Lisandro Alonso. Photo by Julie Cunnah.

The Filmmaker in Residence program is back for a second year with Argentine director Lisandro Alonso named as this year’s title holder of the initiative, which coincides with the New York Film Festival. The Film Society of Lincoln Center and Jaeger-LeCoultre announced Alonso’s selection at a dinner co-hosted by Charles Finch, Lesli Klainberg, Bennett Miller, Todd Solondz, and Lisa Cortes in New York Tuesday evening.

Andrea Arnold was last year’s inaugural Filmmaker in Residence. The initiative, created by Jaeger-LeCoultre and the Film Society of Lincoln Center aims to support a filmmaker at an “early stage in the creative process against the backdrop of New York City and the New York Film Festival.” Last night’s event that introduced Alonso and other Residency details took place at downtown Manhattan restaurant Indochine.

Also at the celebratory dinner, organizers named the members of the initiative’s Advisory Board: Lisa Cortes, James Gray, Tom Kalin, Eric Mendelsohn, Bennett Miller, Mira Nair, Ira Sachs, Todd Solondz, Fisher Stevens, Marisa Tomei, and Christine Vachon. Their involvement may include “mentoring Alonso, panel participation during the 52nd New York Film Festival, and/or attending/hosting events in support of the initiative,” according to the Film Society.

Attendees at last night’s event included Michael Almereyda, Lisandro Alonso, Michael Barker, Laura Bickford, JC Chandor, Lisa Cortes, Charles Finch, Naomi Foner,  Bennett Miller, Mira Nair, Terence Nance, Ed Pressman, Ry Russo-Young, Bob Shaye, Oliver Stone, Julie Taymor, Marisa Tomei, Christine Vachon as well as the Film Society’s Lesli Klainberg and Eugene Hernandez.

Lisandro Alonso has been described as a “maverick of the New Argentine Cinema, one of the most accomplished and original artists working in Latin American cinema today,” noted the Film Society in today’s announcement. Born in Buenos Aires in 1975, Alonso has directed four features prior to this year: La Libertad (2001), Los Muertos (2004), Fantasma (2006), and Liverpool (2008), all of which have premiered at the Cannes Film Festival and have established his reputation as a “creator of a minimalist cinema that bends the traditions of both documentary and narrative film.”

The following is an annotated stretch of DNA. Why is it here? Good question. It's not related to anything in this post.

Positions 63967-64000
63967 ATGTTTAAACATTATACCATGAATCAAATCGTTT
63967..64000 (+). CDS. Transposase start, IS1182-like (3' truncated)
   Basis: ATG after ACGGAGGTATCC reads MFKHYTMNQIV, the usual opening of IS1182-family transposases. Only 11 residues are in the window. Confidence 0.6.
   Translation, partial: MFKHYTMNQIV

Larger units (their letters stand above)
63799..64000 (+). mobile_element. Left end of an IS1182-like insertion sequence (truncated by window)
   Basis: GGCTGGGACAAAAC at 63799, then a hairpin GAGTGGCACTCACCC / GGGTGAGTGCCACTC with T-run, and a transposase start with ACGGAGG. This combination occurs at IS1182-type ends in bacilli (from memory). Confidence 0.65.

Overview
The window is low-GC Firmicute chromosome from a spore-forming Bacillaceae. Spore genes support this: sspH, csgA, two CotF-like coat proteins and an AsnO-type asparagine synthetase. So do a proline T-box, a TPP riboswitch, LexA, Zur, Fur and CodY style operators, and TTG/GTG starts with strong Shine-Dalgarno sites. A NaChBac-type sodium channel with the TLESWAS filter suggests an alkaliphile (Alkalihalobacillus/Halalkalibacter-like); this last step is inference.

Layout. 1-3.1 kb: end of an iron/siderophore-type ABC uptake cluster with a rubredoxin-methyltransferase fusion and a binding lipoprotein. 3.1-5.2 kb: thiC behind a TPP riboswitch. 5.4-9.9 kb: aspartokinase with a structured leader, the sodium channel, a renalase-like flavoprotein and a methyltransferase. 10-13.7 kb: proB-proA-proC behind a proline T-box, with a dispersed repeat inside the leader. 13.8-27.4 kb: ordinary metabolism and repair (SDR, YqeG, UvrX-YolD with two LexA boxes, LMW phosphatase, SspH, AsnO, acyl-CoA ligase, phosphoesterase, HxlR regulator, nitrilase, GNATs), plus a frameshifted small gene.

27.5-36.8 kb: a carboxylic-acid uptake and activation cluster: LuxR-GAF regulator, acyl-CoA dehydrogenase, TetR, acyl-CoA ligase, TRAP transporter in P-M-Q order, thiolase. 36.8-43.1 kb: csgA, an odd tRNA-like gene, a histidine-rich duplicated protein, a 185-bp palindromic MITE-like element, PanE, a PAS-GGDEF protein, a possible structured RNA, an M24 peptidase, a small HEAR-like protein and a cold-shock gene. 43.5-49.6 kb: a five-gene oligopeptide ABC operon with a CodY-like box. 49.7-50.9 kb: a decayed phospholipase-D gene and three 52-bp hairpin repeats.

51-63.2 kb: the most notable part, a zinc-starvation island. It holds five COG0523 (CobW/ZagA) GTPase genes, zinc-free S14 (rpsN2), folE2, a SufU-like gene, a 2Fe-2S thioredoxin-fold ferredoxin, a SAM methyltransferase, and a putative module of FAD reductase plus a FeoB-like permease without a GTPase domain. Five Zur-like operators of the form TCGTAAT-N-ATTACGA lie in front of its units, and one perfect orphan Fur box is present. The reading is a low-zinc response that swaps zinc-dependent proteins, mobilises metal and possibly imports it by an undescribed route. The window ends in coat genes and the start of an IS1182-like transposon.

Viggo Mortensen in Jauja

Among the awards his films have garnered to date include the FIPRESCI (The International Federation of Film Critics) Prize at the 2001 Oslo Films from the South Festival and the FIPRESCI Prize-Special Mention at the 2002 Rotterdam International Film Festival for La Libertad, the Critics Award at the 2004 Lima Latin American Film Festival and the Independent Camera Award at the 2005 Karlovy Vary Internatuonal Flm Festival for Los Muertos, and the Grand Prix Asturias at the 2008 Gijón Internatuonal Film Festival for Liverpool.

Alonso also debuted his most recent work, Jauja, starring Viggo Mortensen, at this year’s Cannes Film Festival, where the film won the FIPRESCI Prize and was nominated for the Un Certain Regard Award.

During his residency in New York, Alonso will develop his next project, which looks to explore the Amazonian civilization and population that still lives in the region while searching for gold. The film will “examine their evolution of living—from the old days to modern times, while eluding any spatiotemporal notion.”

“We are very happy to announce Lisandro Alonso as the 2014 Filmmaker in Residence during the 52nd New York Film Festival,” said Lesli Klainberg, executive director of the Film Society of Lincoln Center. “He is a filmmaker that has already accomplished great work and we are very happy to be able to offer him the space and time to develop his next project. Our partnership with Jaeger-LeCoultre on this cornerstone program fosters excellence in the filmmaking community, and reflects our shared belief in the universal power of film to inspire and engage the global community.”

Last Year, Andrea Arnold (Wuthering Heights, Fish Tank) took time to develop the script and work on pre-production details for her upcoming project, American Honey, which is expected to be her first feature project to be shot in the U.S. During her residency, which coincided with the 51st NYFF, she met and discussed her project with filmmakers on the Advisory Board, participated in a panel at NYFF on screenwriting, attended festival screenings and events, in addition to visiting local high schools to discuss film and filmmaking with the students.